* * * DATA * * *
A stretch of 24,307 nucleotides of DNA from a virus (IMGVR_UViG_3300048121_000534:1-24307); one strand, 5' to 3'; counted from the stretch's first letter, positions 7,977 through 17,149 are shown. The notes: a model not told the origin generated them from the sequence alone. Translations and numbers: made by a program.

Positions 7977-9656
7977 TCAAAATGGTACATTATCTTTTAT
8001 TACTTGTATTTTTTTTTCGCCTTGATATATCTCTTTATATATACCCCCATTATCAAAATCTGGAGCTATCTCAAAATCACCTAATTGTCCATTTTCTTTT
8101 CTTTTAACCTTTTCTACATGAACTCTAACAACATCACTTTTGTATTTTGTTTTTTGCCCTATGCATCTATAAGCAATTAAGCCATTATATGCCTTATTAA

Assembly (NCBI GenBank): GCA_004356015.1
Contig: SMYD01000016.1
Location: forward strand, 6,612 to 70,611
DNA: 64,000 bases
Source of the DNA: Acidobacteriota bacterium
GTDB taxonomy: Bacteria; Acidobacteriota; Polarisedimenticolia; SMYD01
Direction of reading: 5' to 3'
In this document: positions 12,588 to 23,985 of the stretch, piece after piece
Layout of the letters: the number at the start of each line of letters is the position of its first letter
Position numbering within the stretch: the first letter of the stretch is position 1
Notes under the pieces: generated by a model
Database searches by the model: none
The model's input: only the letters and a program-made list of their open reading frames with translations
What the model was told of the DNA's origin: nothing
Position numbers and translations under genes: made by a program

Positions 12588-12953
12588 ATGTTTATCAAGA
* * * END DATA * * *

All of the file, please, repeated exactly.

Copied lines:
A stretch of 24,307 nucleotides of DNA from a virus (IMGVR_UViG_3300048121_000534:1-24307); one strand, 5' to 3'; counted from the stretch's first letter, positions 7,977 through 17,149 are shown. The notes: a model not told the origin generated them from the sequence alone. Translations and numbers: made by a program.

Positions 7977-9656
7977 TCAAAATGGTACATTATCTTTTAT
8001 TACTTGTATTTTTTTTTCGCCTTGATATATCTCTTTATATATACCCCCATTATCAAAATCTGGAGCTATCTCAAAATCACCTAATTGTCCATTTTCTTTT
8101 CTTTTAACCTTTTCTACATGAACTCTAACAACATCACTTTTGTATTTTGTTTTTTGCCCTATGCATCTATAAGCAATTAAGCCATTATATGCCTTATTAA

Assembly (NCBI GenBank): GCA_004356015.1
Contig: SMYD01000016.1
Location: forward strand, 6,612 to 70,611
DNA: 64,000 bases
Source of the DNA: Acidobacteriota bacterium
GTDB taxonomy: Bacteria; Acidobacteriota; Polarisedimenticolia; SMYD01
Direction of reading: 5' to 3'
In this document: positions 12,588 to 23,985 of the stretch, piece after piece
Layout of the letters: the number at the start of each line of letters is the position of its first letter
Position numbering within the stretch: the first letter of the stretch is position 1
Notes under the pieces: generated by a model
Database searches by the model: none
The model's input: only the letters and a program-made list of their open reading frames with translations
What the model was told of the DNA's origin: nothing
Position numbers and translations under genes: made by a program

Positions 12588-12953
12588 ATGTTTATCAAGA